Wednesday, July 16, 2014

Sexual Assault Is A Family Problem

This past Sunday, the New York Times published a story that has kept me awake at night.(see link below) A Freshman girl attending Hobart and William Smith College is sexually assaulted after going out to a series of college parties. Girl gets drunk. Boys get drunk. Boys see an opportunity. Boys seize an opportunity. Multiple boys sexually assault girl publicly over a pool table with a gaggle of people looking on. Girl goes to hospital, gets a rape kit done. Findings are that she has been sexually assaulted. Girl goes through humiliating college sexual assault hearing where she is emotionally re-victimized. Boys get their hands slapped, and return to play football for Hobart and William Smith where their team finishes #1 in their league. Hooray for them!

I have heard this story too often in the last year. Many from the newspaper and the media, just google sexual assault on college campuses and drunk high school parties. And some, I am sorry to say, first hand from parents who call me after their daughter has been the victim. Who is to blame? I won't play the blame game. But I will continue to teach parents how best to teach their sons and their daughters to be safe and respectful both to others and themselves.

Please read this article out loud at your dinner table. There are sections that will make it hard to finish your dinner. That is the point. Lecturing about self-respect, and respect for women in theory is great, and I'm sure it is something you have been doing since the birth of your children. But when they are in a situation like this girl or these boys, would they really know what to do?

Do your young boys have access to porn on their smartphones. Have you blocked adult sites from their phone, do you even know how to do it? Find out!!! The latest research is showing that when boys, even young boys have easy access to misogynistic porn, that their brain literally changes and makes connections about women and sex. If you have a steady diet of watching women being sexually humiliated and assaulted by men, you might begin to see that as sexually normal behavior instead of sexually deviant behavior. Lecturing about respect for women will fall on deaf ears when those sexual hormones are in play. Whatever part of the brain that lecture is buried, is not in activation when booze, testosterone, and images of anal sex are in play.

How is respect for women modeled in your home? I'll just leave that statement on the table for you to ponder. But remember that how relationships are modeled in your home, is the model your kids take out into the world as they experiment with relationships.

I once had a mom tell me that her daughter came to her when she was a sophomore in High School and asked for birth control. Why, the mom asked, you don't even have a boyfriend. The girl answered: "no, but I might get drunk one night, and hook up, wouldn't want to get pregnant" she said casually.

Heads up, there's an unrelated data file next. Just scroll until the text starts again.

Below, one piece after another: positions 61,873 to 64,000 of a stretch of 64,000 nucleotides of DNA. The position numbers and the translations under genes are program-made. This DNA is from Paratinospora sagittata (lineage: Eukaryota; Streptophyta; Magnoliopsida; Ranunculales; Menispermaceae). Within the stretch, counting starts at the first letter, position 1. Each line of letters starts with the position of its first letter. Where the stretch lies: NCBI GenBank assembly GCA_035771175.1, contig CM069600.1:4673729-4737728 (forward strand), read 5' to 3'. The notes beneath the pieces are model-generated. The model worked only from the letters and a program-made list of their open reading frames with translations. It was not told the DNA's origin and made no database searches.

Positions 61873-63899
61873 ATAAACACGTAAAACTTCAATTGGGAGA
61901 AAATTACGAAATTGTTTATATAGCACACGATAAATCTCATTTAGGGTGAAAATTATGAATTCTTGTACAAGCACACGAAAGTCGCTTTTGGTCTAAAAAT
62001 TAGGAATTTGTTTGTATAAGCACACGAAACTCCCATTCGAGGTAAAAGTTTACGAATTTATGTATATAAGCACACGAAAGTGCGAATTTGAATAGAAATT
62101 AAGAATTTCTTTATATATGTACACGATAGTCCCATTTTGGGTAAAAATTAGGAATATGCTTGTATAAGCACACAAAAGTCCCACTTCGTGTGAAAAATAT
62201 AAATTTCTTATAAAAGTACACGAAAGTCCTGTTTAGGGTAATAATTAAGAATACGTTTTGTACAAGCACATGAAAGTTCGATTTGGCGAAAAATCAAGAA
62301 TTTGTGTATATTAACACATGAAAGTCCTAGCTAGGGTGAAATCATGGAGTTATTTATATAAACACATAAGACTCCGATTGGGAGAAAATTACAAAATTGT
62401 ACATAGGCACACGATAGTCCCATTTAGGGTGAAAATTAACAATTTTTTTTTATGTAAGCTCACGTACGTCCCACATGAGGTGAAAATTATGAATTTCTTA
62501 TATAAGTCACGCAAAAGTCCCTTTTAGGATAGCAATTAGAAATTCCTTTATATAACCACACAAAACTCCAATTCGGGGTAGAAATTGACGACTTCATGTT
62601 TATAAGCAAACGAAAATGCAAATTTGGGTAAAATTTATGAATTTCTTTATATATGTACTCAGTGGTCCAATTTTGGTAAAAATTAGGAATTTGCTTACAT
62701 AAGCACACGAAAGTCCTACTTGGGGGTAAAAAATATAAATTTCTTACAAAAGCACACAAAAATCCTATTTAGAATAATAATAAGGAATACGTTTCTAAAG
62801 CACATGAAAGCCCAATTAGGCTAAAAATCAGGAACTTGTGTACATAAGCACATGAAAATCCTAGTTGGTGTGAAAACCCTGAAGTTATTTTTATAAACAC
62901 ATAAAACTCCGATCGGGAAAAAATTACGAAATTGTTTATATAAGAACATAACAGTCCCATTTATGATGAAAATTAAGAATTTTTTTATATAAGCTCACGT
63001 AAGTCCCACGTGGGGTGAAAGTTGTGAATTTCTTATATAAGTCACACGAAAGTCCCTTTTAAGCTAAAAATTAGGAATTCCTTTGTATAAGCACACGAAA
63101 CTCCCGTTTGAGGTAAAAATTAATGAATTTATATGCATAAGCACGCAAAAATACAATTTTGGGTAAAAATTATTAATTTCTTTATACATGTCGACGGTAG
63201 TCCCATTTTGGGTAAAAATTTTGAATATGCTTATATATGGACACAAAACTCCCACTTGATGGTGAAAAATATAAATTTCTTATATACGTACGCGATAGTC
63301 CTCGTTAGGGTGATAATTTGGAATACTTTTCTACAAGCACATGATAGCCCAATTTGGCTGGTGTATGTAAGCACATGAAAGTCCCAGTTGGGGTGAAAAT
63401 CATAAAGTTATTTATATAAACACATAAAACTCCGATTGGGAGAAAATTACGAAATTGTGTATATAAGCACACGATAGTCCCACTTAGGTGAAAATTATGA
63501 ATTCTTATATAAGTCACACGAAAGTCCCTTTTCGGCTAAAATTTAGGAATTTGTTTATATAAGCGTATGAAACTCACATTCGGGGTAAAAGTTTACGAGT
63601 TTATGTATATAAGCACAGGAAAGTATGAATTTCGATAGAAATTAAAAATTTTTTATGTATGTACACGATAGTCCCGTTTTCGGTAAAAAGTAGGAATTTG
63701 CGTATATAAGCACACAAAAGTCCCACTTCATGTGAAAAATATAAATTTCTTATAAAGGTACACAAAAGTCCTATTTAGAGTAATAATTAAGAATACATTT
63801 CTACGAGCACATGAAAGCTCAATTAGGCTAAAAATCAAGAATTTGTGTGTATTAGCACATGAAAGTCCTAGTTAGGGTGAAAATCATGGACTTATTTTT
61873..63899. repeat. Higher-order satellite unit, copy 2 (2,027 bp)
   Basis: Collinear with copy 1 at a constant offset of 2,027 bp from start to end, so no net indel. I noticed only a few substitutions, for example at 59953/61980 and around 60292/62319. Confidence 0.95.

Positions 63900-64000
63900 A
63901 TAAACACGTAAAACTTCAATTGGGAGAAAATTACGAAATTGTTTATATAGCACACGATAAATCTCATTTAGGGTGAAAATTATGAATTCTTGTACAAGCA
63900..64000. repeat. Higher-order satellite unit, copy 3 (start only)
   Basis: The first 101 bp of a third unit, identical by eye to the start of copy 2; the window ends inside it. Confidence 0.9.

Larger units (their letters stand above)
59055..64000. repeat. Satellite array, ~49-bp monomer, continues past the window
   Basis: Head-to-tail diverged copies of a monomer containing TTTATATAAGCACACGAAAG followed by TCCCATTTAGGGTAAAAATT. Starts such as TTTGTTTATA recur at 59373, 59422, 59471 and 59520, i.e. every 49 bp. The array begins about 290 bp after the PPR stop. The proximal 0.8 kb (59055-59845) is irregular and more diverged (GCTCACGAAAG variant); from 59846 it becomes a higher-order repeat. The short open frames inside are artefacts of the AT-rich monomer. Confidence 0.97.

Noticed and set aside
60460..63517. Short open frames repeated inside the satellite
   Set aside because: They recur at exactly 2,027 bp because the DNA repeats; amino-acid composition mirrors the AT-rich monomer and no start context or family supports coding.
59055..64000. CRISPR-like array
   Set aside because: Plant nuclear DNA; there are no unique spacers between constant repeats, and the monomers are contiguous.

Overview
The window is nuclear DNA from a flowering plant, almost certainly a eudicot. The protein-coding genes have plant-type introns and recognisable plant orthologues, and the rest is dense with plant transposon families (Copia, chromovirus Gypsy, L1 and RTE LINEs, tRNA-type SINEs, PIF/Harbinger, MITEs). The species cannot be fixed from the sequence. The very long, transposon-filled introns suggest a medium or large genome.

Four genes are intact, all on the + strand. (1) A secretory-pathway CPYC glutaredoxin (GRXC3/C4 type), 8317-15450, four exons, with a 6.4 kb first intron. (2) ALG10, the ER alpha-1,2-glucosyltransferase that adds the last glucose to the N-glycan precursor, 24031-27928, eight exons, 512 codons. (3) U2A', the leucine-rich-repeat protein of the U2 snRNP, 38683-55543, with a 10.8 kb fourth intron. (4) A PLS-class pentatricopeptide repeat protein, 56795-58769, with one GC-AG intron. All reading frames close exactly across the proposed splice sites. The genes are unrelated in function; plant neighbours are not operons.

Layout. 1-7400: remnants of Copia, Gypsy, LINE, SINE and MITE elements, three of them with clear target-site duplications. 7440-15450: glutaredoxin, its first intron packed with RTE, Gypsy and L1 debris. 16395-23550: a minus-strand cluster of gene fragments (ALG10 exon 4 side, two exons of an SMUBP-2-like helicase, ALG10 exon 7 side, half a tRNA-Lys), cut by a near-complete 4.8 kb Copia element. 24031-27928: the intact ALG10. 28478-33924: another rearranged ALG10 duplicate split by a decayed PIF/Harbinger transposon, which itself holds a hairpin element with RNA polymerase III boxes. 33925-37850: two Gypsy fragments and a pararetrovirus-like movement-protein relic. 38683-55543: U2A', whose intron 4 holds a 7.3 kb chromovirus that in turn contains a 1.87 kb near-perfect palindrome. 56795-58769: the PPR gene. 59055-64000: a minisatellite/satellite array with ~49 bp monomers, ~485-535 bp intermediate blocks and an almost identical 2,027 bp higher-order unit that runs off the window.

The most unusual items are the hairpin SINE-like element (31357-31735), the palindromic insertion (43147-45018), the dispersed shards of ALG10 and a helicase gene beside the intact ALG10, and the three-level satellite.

Your boys and your girls need your help. You need to educate, not lecture. Lecture is talking at someone, educate is to engage, to discuss, to share information. Find as much information as you can, real stories like this one. Discuss them, debate them, strategize, and problem solve around them. Talk about alcohol and how it changes them and affects behavior and judgement and the ability to stay safe. Teach them what consensual sex really means. It does not mean having sex with with someone so trashed they don't even know what is going on. The absence of consent is not consent. Teach them!!

And if your son is an athlete, teach them that having a skill set that includes aggressiveness and power on the ice or on the field, does not give them the right to use it in any other situation, and should be left on the field and on the ice.

Talk about alcohol and drugs, over and over again, consistently, every time they leave the house. Talk and teach them the danger of binge drinking.  Teens drink fast and furious, believing that "they don't feel anything yet."Teach them about blood alcohol levels, and how many drinks it takes to go over the legal limit when impairment occurs. Not many!! This is not about drinking and driving, this is about drinking and sexual assault. This is about boys deciding that a drunk girl dancing sexy means "she wants it" and then "giving it to her." Teach your boys that is not consent. That is someone compromised by booze. Teach your girls that getting trashed means they leave their power at the door. Help them to strategize with their friends to keep each other safe, even when it seems like their friend doesn't want help. That is when they need the most help!!!!! Teach them!!!!!!!!


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